Walter E. Williams

Perry is right when he says that there is no reason for Texas to secede. There are indeed intermediate actions short of secession that states can take. Thomas Jefferson said, "Whensoever the General Government assumes undelegated powers, its acts are unauthoritative, void, and of no force."

That suggests that one response to federal encroachment is for state governments to declare federal laws that have no constitutional authority null and void and refuse to enforce them.

While the U.S. Constitution does not provide a specific provision for nullification, the case for nullification is found in the nature of compacts and agreements. Our Constitution represents a compact between the states and the federal government. As with any compact, one party does not have a monopoly over its interpretation, nor can one party change it without the consent of the other. Additionally, no one has a moral obligation to obey unconstitutional laws. That's not to say there is not a compelling case for obedience of unconstitutional laws. That compelling case is the brute force of the federal government to coerce obedience, possibly going as far as using its military might to lay waste to a disobedient state and its peoples.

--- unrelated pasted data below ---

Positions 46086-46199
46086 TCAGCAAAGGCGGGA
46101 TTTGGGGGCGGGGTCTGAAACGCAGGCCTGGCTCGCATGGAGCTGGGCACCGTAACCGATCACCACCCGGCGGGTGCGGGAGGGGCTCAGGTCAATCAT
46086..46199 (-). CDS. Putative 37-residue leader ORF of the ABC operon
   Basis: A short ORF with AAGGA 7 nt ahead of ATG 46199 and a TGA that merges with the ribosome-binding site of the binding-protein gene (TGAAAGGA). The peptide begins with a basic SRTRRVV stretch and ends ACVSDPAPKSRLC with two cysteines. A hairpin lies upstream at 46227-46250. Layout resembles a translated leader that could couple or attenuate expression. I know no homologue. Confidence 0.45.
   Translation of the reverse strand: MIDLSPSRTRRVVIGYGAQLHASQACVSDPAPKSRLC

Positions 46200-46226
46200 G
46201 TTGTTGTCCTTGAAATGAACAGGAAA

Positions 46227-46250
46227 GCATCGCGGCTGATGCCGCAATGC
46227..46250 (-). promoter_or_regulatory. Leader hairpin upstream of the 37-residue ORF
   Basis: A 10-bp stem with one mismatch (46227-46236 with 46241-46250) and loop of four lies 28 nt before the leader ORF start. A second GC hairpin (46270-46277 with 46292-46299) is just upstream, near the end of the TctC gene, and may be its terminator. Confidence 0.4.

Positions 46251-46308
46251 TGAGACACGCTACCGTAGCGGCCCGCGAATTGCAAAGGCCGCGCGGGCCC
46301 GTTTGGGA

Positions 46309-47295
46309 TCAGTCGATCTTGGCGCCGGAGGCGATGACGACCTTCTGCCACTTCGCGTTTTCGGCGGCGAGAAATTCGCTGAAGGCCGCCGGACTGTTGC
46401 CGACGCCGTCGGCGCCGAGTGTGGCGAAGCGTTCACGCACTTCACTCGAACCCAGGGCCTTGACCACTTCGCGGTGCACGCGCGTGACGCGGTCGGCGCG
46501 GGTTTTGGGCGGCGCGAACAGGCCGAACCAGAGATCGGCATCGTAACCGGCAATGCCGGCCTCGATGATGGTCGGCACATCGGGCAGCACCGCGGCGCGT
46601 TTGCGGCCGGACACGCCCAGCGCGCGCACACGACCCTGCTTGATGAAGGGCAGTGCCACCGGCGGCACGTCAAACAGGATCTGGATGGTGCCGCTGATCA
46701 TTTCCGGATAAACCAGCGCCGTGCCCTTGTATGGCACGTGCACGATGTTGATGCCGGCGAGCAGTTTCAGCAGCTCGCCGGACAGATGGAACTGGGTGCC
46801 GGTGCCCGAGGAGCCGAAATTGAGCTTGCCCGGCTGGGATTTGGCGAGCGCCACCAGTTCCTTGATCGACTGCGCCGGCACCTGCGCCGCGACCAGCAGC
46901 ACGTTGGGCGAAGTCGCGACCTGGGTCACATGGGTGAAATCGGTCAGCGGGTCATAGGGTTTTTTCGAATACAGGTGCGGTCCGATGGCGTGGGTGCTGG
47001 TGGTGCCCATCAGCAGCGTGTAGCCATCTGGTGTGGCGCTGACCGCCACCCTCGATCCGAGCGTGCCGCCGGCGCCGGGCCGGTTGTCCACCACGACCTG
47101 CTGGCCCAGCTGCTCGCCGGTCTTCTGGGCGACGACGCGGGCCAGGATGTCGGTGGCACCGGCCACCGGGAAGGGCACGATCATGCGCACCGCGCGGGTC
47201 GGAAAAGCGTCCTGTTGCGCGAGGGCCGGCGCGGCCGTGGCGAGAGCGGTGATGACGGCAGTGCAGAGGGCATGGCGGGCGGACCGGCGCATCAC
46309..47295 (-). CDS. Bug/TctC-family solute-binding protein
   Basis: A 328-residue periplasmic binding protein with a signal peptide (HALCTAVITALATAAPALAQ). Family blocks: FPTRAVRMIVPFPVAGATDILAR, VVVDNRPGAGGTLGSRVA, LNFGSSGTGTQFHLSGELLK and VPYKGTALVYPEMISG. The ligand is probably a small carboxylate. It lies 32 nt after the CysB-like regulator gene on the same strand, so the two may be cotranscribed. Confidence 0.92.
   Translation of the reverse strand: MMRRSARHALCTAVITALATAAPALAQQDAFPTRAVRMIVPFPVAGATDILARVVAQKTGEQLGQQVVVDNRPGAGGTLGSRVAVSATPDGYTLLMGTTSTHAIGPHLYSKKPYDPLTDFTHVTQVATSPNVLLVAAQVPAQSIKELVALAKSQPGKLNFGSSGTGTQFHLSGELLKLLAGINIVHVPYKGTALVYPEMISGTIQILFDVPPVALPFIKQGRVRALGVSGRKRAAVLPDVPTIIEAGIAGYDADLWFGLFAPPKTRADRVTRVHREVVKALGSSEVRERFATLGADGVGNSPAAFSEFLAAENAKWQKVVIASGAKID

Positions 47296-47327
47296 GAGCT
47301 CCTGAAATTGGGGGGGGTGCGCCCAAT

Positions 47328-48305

Finally, here's my secession question for you. Some Americans accept and have respect for the Tenth Amendment, which reads, "The powers not delegated to the United States by the Constitution, nor prohibited by it to the States, are reserved to the States respectively, or to the people."

Other Americans, the majority I fear, say to hell with the Tenth Amendment limits on the federal government. Which is a more peaceful solution: one group of Americans seeking to impose their vision on others or simply parting company?


Walter E. Williams

Dr. Williams serves on the faculty of George Mason University as John M. Olin Distinguished Professor of Economics and is the author of 'Race and Economics: How Much Can Be Blamed on Discrimination?' and 'Up from the Projects: An Autobiography.'
 
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